Plaintiff moved to declare the assignment of the mortgage a fraudulent transfer, and to order Seton Hall to satisfy plaintiff's judgment out of the next annual payment. The Judge denied the motion with the following terse explanation:

The opinion did not deal with any of the significant and controlling provisions of the Uniform Fraudulent Transfer Act. N.J.S.A. 25:2-20 to -34.

The factual record before us is sparse. It appears that the property on which the apartments were built was owned by Mr. and Mrs. Farro. They transferred it in 1987 to Caro, a corporation which they apparently formed to develop the property, and they accepted in payment a note and mortgage for $500,000. The mortgage was recorded in February 1987. Caro agreed to sell the apartments to Seton Hall on July 11, 1990. The contract provided that $500,000 of the $2,525,000 purchase price was to be paid in five equal yearly installments on a note secured by a mortgage. On July 16, 1990, plaintiff started suit for his commission, in part to tie up the proceeds of the sale to Seton Hall.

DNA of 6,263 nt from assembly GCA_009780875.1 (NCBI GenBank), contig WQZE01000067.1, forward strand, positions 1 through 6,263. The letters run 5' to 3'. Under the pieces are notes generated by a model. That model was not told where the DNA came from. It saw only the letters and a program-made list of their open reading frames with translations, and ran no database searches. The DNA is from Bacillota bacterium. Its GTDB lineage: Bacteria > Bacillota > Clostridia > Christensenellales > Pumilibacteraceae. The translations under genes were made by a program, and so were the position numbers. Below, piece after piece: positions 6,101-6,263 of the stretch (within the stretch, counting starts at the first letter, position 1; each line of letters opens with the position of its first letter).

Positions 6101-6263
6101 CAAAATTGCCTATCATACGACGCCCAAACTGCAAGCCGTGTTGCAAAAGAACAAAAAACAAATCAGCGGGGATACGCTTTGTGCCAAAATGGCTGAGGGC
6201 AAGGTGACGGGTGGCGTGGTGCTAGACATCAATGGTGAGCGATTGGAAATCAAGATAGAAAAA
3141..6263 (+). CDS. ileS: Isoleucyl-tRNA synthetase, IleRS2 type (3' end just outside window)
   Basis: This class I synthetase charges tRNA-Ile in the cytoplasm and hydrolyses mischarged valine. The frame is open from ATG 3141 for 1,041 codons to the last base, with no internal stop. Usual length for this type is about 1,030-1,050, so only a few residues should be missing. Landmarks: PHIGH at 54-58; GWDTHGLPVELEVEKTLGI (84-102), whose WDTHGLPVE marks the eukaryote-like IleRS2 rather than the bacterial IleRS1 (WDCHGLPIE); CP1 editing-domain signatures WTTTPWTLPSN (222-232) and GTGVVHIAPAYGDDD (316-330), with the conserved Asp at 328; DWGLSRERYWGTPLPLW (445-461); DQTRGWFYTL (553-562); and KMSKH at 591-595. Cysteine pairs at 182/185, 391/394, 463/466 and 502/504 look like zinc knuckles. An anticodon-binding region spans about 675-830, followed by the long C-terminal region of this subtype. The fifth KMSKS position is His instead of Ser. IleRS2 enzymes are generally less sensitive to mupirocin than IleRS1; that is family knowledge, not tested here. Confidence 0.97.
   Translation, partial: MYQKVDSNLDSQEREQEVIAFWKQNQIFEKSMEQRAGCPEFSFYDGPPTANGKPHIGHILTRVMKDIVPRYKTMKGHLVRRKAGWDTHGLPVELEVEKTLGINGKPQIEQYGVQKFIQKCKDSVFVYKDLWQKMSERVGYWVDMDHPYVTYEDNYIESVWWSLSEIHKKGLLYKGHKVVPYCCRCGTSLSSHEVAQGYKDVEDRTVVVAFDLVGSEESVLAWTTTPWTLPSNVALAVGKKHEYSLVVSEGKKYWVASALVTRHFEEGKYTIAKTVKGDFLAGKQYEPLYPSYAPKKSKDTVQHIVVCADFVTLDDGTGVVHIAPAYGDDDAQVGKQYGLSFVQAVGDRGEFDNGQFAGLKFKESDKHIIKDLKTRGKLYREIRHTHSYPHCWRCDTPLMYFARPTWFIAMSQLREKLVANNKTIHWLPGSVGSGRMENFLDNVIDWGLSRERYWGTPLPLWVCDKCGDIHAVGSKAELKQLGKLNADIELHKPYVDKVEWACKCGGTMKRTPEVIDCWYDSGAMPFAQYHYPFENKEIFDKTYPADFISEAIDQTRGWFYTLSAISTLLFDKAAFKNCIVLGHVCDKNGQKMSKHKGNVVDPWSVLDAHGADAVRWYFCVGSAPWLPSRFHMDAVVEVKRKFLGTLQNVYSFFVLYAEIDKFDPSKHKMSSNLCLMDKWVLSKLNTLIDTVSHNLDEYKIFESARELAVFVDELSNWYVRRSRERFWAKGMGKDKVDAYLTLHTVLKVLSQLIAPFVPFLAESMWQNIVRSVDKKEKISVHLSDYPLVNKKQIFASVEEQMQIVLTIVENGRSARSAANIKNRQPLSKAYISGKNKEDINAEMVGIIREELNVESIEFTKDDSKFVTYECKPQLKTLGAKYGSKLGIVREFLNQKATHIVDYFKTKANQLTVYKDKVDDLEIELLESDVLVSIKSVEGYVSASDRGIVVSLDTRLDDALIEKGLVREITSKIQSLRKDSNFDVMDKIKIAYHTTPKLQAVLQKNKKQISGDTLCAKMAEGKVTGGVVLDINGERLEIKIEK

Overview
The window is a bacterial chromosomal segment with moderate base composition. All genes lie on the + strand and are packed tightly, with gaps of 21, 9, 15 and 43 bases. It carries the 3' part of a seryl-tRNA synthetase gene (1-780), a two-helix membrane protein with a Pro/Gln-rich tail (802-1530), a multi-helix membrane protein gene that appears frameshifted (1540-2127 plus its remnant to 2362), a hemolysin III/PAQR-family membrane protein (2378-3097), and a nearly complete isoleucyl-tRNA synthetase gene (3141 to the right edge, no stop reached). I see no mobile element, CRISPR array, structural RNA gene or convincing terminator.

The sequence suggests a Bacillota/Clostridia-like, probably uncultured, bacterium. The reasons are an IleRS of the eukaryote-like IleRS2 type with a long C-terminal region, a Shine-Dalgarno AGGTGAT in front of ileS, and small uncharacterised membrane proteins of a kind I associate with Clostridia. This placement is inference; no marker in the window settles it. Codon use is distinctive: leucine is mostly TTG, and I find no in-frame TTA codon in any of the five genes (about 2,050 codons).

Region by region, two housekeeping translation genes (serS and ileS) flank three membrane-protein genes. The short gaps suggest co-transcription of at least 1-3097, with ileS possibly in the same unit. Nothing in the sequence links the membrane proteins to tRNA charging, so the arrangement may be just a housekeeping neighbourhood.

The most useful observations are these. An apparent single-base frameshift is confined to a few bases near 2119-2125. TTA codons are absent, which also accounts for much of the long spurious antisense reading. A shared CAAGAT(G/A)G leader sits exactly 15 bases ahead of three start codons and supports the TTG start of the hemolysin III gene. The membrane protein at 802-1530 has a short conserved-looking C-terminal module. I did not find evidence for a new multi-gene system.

By an unrecorded assignment dated August 28, 1990, the day of the closing of the sale to Seton Hall, Caro transferred to the Farros its interest in the debt due from Seton Hall. On October 28, 1991, despite the prior transfer to the Farros, Caro assigned the mortgage to Brounell-Kramer-Waldor-Kane Agency ("BKWK") supposedly to satisfy obligations for insurance premiums due from Caro and also from Onorato Construction, Inc., and Ora Realty, Inc, both of which were also Farro family entities.

The insufficiency of this scenario to decide the case becomes apparent from a review of the applicable statutory law.

In 1988, New Jersey adopted the Uniform Fraudulent Transfer Act ("the Act"), N.J.S.A. 25:2-20 to -34, to replace the Uniform Fraudulent Conveyance Law, which had been in effect since 1919.*fn1 New Jersey's version of the Act is substantially the same as the uniform statute. In the years since it was promulgated by the Commissioners on Uniform State Laws in 1984, the Act has been adopted in at least twenty-nine states.